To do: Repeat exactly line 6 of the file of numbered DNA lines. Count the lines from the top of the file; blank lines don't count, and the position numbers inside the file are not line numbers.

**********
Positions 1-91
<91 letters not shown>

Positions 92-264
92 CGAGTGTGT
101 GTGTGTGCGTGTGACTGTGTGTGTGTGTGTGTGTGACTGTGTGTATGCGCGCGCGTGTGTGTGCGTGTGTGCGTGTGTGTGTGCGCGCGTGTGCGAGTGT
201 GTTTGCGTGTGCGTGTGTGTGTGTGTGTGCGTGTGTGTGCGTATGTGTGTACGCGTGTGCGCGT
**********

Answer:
201 GTTTGCGTGTGCGTGTGTGTGTGTGTGTGCGTGTGTGTGCGTATGTGTGTACGCGTGTGCGCGT